Four years passed before drilling began, but the crew on the Transocean Leader rig could spud the first wildcat in the middle of June 2004. It took almost a year to complete, but work finished on 2 June 2005 with a small discovery.
Several wildcats were drilled in the acreage dubbed the “golden block” of the 16th licensing round, but none resulted in finds large enough to prompt immediate development plans.
Overall, the discoveries added up to less than had been hoped for, and the reservoir contained gas under high temperature and pressure.[REMOVE]Fotnote: Oljedirektoratets Faktasider (2018)
That could be described as unfortunate, since Shell had been hoping to find oil. Its optimistic plans for this Onyx discovery were accordingly toned down, but an appraisal well was drilled in the spring of 2007 to learn more about the reservoir.
More gas discoveries were eventually made further north in the Norwegian Sea. The most promising was Luva, discovered in 1997 and renamed Aasta Hansteen on 8 March 2012.
But substantial development was delayed, partly because the finds were too small and partly because of the need to lay an export pipeline.
Two large gas transport facilities from the Norwegian Sea existed after 2007 – Åsgard Transport and Langeled. However, these lacked the spare capacity to handle additional volumes.
Fresh efforts to come up with a development solution were initiated in 2010. Great optimism prompted a competition to find a new name for Onyx, which was renamed Linnorm in the autumn.[REMOVE]Fotnote: Shell World Norge (1 – 2010) s. 27
In addition to launching the name hunt, the first issue of the Shell World Norge house journal contained several buoyant articles about expectations for the discovery.
Under the headline “Exciting times for Onyx”, project manager Tom Egil Karlsen wrote:
Before Christmas last year, we reached the first major milestone which marked that we had completed a successful feasibility study. This is known in the project world as decision gate (DG) 2. The next step will be to look more closely at how a development can happen in practice. In this round, we’ll be looking together with our partners at all possible solutions for a development. We’re working a little in ‘wide angle’ before narrowing our sights to the options which prove the best.[REMOVE]Fotnote: Shell World Norge (1 – 2010) s. 6
Norske Shell vice presidents Grethe Moen and Knut Mauseth were also quoted about their optimism for Onyx.
A press release the following summer made it clear that the best solution for Linnorm involved a subsea installation tied back to the Draugen platform.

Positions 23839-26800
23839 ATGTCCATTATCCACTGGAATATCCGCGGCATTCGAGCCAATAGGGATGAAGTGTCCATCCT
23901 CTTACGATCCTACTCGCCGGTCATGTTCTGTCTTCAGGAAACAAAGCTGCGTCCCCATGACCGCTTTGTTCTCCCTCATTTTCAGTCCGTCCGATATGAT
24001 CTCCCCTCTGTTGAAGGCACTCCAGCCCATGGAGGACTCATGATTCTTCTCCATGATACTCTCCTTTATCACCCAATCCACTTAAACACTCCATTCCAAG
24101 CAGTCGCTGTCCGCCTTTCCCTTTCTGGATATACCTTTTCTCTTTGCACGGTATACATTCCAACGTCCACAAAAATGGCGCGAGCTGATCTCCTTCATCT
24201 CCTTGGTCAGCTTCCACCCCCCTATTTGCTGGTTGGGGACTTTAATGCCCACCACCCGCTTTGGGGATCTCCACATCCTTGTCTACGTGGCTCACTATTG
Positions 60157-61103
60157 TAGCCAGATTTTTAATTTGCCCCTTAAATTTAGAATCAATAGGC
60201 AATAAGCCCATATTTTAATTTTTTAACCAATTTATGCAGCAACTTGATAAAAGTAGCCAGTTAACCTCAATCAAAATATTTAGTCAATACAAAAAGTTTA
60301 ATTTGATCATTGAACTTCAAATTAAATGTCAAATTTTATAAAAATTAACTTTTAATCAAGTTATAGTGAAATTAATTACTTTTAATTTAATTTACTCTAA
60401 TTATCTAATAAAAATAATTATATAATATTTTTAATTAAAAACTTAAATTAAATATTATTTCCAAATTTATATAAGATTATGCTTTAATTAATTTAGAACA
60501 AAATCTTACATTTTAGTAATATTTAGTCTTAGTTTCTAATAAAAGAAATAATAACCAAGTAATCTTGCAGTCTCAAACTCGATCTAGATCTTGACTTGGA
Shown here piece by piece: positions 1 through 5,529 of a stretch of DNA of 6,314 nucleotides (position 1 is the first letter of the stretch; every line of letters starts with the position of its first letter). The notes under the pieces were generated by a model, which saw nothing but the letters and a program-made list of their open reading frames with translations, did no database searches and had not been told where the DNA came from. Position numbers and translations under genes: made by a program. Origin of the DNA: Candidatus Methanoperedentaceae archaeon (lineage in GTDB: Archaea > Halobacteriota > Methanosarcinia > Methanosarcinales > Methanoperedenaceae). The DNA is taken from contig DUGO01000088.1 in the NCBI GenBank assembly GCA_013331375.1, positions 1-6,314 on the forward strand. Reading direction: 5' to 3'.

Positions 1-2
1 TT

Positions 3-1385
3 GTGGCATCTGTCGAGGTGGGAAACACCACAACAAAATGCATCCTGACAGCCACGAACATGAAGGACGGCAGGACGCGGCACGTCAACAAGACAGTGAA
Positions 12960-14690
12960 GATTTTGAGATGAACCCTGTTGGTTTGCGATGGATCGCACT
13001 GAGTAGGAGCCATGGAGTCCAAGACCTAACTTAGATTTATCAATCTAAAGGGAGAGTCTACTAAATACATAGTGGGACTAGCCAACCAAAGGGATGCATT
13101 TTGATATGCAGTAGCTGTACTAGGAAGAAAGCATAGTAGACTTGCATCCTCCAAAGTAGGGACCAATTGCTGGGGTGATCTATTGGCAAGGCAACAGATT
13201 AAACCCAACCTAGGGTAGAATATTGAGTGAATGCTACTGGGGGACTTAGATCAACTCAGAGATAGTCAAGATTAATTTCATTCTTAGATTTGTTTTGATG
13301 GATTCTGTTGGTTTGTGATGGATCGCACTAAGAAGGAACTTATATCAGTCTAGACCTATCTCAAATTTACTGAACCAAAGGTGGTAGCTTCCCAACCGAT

Gas from there and Luva would be piped to Nyhamna for processing and onward transport, together with output from Ormen Lange, through Langeled to Easington in the UK.
That could be accomplished by installing a 3 000-tonne process module on the Draugen facility and by making a number of substantial modifications.
The plans indicated that Linnorm could come on stream in 2017 and Luva a year later, and a detail design project was launched to identify the final configuration.[REMOVE]Fotnote: Helge Hegerberg, Adresseavisen (15.6.2011) Draugen tar Linnorm s. 27
By the early autumn of 2012, Shell and a number of other oil companies – Statoil in particular – appeared to have come up with a possible solution for developing several gas finds in the area.
These would all be tied into a new transport system named the Norwegian Sea gas infrastructure, which is better known today as the Polarled pipeline.[REMOVE]Fotnote: Stein Tjelta, Sysla Offshore (13.01.2012) Shell går videre med Linnorm
At that time, Linnorm and Luva/Aasta Hansteen were regarded as the cornerstones for achieving commercial development of all the gas fields in this part of the Norwegian Sea.
An impact assessment presented by Shell in September 2012 again envisaged a 50-kilometre pipeline tied back to the Draugen platform.[REMOVE]Fotnote: A/S Norske Shell (September 2012) Plan for development and operation of Linnorm, part 2, impact assessment.
The latter would have to be expanded to process 15 million cubic metres of gas per day, which would require the construction and installation of several new modules.
At that time, oil was well over USD 100 per barrel and gas prices were also sky-high. The market looked like stabilising at a three-figure oil price.
A development project for Linnorm was costed at close to NOK 10 billion, and the project management envisaged the licence taking an investment decision in the autumn of 2013.
The plan for development and operation (PDO) of this field was expected in January 2013. On 20 November 2012, however, work was postponed indefinitely in anticipation of results from a well to be drilled further south on the discovery.
Hopes were high that this appraisal would prove gas which increased the reserve base and thereby justified development of the whole field.
In practice, however, the well was declared dry on 5 September and Linnorm seemed to have been definitely abandoned.
The following comment from Terje M Jonassen, Norske Shell’s communication manager for exploration and production, was reported in the press:
This was not what we hoped for when we started drilling. Where Linnorm’s future is concerned, no decision has yet been taken. The way forward will be discussed with the partners in the licence, who will take a joint decision on this.[REMOVE]Fotnote: Toril Hole Halvorsen (20 September 2013), “Linnorm-beslutning i høst”, Petro.no.
Shell has not given up on Linnorm, even though initial efforts to achieve a development were unsuccessful. The area is still being assessed in 2018 on the basis of new solutions which could yield a financially and technically feasible project.